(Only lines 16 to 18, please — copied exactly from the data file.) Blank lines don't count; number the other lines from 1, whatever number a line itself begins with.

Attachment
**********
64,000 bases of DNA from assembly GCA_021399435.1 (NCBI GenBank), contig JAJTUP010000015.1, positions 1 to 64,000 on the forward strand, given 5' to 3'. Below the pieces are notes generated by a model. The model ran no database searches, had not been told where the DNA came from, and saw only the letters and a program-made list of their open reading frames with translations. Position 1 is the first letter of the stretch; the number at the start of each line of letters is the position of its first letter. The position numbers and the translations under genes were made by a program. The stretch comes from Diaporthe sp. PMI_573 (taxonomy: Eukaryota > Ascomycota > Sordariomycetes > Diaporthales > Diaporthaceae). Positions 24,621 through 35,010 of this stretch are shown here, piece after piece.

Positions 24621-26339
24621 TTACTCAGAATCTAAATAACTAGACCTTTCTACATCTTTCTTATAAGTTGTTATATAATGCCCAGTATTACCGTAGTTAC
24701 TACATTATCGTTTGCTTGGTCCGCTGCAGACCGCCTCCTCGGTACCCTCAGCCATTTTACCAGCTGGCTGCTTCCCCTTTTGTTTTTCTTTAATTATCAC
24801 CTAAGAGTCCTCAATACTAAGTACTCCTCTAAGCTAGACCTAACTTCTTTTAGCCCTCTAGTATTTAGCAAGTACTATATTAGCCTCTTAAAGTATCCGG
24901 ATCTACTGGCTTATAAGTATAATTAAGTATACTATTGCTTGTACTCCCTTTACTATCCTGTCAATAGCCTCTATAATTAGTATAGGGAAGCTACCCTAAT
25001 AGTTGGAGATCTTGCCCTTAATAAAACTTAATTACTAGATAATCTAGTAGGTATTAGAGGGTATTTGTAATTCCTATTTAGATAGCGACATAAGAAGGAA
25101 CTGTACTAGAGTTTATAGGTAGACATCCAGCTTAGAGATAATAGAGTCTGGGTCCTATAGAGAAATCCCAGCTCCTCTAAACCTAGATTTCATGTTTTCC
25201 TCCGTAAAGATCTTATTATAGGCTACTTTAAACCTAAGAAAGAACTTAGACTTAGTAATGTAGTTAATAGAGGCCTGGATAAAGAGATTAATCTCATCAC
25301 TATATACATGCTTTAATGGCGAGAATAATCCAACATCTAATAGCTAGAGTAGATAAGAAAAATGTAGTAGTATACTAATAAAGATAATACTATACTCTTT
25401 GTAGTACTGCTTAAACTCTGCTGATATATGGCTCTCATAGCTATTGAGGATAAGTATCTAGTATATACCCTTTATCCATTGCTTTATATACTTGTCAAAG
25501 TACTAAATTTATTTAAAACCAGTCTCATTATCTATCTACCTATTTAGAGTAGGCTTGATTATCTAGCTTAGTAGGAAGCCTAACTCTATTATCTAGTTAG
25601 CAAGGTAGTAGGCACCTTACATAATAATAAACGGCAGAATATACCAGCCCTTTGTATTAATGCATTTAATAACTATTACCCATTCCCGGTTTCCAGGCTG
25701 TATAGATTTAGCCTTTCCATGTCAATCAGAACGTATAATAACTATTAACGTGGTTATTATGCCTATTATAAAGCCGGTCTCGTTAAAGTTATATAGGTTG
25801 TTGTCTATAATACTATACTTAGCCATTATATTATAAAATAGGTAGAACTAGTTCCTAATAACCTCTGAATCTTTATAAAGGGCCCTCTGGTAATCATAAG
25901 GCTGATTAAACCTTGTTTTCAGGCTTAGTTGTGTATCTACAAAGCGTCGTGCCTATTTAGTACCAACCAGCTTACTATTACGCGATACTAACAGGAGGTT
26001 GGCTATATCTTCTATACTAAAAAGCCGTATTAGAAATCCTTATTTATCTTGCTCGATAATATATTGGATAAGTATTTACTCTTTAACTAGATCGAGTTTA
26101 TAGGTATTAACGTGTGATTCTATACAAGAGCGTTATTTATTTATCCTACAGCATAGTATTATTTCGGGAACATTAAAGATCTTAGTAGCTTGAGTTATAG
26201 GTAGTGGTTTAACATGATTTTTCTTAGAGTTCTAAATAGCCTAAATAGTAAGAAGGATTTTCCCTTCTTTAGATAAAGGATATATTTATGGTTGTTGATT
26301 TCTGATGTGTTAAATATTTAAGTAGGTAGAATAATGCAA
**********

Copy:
25901 GCTGATTAAACCTTGTTTTCAGGCTTAGTTGTGTATCTACAAAGCGTCGTGCCTATTTAGTACCAACCAGCTTACTATTACGCGATACTAACAGGAGGTT
26001 GGCTATATCTTCTATACTAAAAAGCCGTATTAGAAATCCTTATTTATCTTGCTCGATAATATATTGGATAAGTATTTACTCTTTAACTAGATCGAGTTTA
26101 TAGGTATTAACGTGTGATTCTATACAAGAGCGTTATTTATTTATCCTACAGCATAGTATTATTTCGGGAACATTAAAGATCTTAGTAGCTTGAGTTATAG